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National Center for Lesbian Rights  
 
page: 1  2  3  

During his years at NCLR, Minter has been involved in several high profile cases. In 2001, for example, Minter represented Sharon Smith in her successful attempt to win the right to file a wrongful death suit after her partner, Diane Whipple, was mauled to death by a neighbor's dogs in San Francisco. He gained national recognition in 2008 when he argued the "Marriage Case" before the California Supreme Court. In 2009, he appeared before the Court in the effort to nullify Proposition 8, the initiative that overturned marriage equality in the Golden State.

Among Minter's numerous honors include receiving a $100,000 "Leadership for a Changing World" award from the Ford Foundation in 2005 for his work on behalf of glbtq rights and being named California Lawyer of the Year in 2009 by California Lawyer. He was also selected one of six Lawyers of the Year in 2008 by the national legal publication Lawyers USA.

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Among other NCLR staff members are Helen J. Carroll, an acclaimed former basketball coach who directs the organization's Sports Project; Noemi Calonje, director of the Immigration Project; Jody Marksamer, staff attorney and director of NCLR's Youth Project; Joyce Pierson, consultant to the Elder Law Project; Melanie Rowen, a staff attorney who works on the full range of the organization's casework; Cathy Sakimura, a staff attorney who directs NCLR's Family Protection Project; Liz Seaton, Managing Attorney and Director of Projects; Christopher Stoll, senior pro bono attorney; and Amy Todd-Gehr, senior staff attorney.

In addition to litigation, NCLR also advocates on behalf of equal rights and educates the public about the needs of glbtq citizens. In California, it has worked closely with Equality California to inform legislators and the public generally as to the effects of proposed legislation on glbtq constituencies.

Projects

When NCLR was founded, most of its cases were related to ensuring that glbtq parents could retain custody of their children after they came out, and the organization continues to be active in family law and parenting issues. In 1986, NCLR introduced second-parent adoption as a legal strategy for protecting same-sex families with children, a strategy that has since been embraced successfully in several states. In 1988, NCLR won one of the country's first custody battles for a parent with AIDS on behalf of Artie Wallace, a gay father, whose son was kidnapped by his ex-wife in 1987.

In 1993, NCLR became the first glbtq legal organization to launch an advocacy program for youth. The Youth Project furthers the rights of glbtq youth through education, public policy advocacy, and precedent setting casework. The Youth Project attempts to protect glbtq students from discrimination and to promote gay-straight alliances in schools. In addition, it helps to prevent the abuse of glbtq youth in foster homes and juvenile justice facilities and to safeguard the rights of transgender youth wishing to transition while they are in state custody.

Under Kendall's leadership, NCLR has dramatically expanded its advocacy on behalf of several glbtq constituencies, including senior citizens, immigrants, and the transgendered.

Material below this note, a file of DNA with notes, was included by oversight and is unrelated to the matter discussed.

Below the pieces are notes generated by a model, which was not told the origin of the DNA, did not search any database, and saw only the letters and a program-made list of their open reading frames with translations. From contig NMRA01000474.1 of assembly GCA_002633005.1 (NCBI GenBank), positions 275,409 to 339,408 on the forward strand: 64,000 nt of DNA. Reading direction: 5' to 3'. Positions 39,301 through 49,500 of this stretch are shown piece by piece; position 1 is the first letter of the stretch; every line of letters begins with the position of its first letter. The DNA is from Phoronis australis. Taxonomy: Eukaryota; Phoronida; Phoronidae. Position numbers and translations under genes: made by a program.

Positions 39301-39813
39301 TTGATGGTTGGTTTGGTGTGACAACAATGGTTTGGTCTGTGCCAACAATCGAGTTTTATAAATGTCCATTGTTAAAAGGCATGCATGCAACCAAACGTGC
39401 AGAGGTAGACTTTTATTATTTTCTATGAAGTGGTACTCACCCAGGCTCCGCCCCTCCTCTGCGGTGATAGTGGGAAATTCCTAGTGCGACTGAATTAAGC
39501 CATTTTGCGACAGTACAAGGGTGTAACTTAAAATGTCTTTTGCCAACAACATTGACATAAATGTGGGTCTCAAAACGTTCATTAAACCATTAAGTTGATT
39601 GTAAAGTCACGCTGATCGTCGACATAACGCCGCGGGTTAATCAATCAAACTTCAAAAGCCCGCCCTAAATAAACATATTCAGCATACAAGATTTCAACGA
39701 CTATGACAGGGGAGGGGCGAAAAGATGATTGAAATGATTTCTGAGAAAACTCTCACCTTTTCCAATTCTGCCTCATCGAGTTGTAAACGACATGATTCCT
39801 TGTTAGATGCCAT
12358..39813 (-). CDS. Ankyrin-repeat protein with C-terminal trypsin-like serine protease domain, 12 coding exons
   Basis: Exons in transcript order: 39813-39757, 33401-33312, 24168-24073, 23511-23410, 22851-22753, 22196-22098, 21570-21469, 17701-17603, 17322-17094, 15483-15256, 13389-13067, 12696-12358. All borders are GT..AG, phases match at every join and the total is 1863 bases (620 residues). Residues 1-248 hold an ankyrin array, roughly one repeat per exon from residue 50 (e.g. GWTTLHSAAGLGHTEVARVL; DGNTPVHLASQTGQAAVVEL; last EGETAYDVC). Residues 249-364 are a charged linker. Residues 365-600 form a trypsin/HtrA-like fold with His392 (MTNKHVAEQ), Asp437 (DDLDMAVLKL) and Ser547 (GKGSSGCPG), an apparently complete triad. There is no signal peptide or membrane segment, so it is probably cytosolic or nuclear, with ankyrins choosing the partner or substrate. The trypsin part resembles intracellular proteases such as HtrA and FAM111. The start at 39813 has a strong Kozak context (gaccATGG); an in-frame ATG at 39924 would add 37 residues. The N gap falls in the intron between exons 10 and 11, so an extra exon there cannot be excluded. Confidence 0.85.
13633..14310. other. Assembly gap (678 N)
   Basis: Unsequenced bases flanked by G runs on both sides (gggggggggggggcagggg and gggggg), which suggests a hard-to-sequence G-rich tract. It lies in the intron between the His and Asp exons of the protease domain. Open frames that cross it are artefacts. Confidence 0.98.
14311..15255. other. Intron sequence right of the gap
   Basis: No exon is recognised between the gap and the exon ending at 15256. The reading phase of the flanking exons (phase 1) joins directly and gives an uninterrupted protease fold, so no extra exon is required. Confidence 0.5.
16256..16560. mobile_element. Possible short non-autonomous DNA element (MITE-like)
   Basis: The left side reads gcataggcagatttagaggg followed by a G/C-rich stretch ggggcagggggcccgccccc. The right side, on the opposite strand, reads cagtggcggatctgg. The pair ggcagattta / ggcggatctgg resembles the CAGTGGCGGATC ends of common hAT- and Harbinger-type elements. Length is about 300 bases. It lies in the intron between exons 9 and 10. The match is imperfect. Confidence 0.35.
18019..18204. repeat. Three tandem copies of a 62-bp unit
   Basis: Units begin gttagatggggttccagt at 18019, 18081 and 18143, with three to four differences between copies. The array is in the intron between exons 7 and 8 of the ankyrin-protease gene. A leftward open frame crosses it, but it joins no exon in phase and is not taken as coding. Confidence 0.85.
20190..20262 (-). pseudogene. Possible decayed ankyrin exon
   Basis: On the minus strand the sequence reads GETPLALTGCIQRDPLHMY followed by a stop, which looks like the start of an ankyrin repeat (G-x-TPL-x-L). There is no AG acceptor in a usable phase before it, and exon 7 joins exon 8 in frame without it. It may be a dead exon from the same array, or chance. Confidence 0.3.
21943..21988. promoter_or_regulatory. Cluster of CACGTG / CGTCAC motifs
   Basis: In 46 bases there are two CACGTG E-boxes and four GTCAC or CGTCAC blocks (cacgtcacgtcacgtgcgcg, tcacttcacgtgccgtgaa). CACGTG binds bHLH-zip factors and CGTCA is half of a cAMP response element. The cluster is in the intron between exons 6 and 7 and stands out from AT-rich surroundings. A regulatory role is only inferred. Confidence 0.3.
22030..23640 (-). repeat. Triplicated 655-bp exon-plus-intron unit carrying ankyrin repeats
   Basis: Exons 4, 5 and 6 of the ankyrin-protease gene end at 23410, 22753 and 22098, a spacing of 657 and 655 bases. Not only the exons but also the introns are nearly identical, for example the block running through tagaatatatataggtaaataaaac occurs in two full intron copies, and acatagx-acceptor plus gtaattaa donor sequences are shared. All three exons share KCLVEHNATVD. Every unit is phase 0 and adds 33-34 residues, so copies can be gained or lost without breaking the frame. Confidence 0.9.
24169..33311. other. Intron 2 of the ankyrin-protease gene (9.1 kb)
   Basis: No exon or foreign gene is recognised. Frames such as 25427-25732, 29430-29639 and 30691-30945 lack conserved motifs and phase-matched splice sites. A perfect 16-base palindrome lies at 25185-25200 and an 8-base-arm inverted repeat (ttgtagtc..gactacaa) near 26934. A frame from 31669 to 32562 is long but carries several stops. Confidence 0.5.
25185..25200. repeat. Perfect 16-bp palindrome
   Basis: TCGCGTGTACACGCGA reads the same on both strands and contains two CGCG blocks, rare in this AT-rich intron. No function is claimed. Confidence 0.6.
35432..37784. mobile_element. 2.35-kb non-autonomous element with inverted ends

In 1998, the NCLR became the first national legal organization to establish an Immigration Project. The Project is concerned with the discrimination faced by bi-national couples, by glbtq immigrants, and by those living with HIV or AIDS. It has been particularly active on behalf of glbtq immigrants seeking asylum because of the persecution they face in their countries of origin.

In 1999, NCLR became the first glbtq legal organization to launch a permanent Elder Law Project. The Project is concerned with a wide range of challenges faced by glbtq senior citizens, from discrimination in nursing homes to financial planning, partnership protection, and end-of-life issues.

In 2001, NCLR became the first glbtq legal organization to launch a Transgender Law Project, which subsequently evolved into the Transgender Law Center. NCLR and the Transgender Law Center are recognized as national leaders in helping shape transgender law.

Also in 2001, the NCLR established a Sports Project, which aims to combat and in sports. Among NCLR's best known cases is one it filed on behalf of former Penn State basketball player Jennifer Harris, which alleged that she suffered racial and sexual orientation discrimination at the hands of women's basketball coach Rene Portland. While the case was settled out of court and the settlement is confidential, Coach Portland resigned soon after the settlement was announced.

California Marriage Cases

NCLR is perhaps best known for its work on behalf of marriage equality in California, but it has been involved in seeking recognition of glbtq relationships for a long time. It advocated strongly for the domestic partnership law in California and has sued to ensure its enforcement and to clarify its breadth. It has also filed amici curiae briefs in the marriage equality suits in numerous other states, including those that resulted in victory in Connecticut, New Jersey, and Iowa.

In California, NCLR was the lead counsel representing same-sex couples, Equality California, and Our Family Coalition in the marriage case that ultimately resulted in the California Supreme Court's historic ruling in favor of marriage equality.

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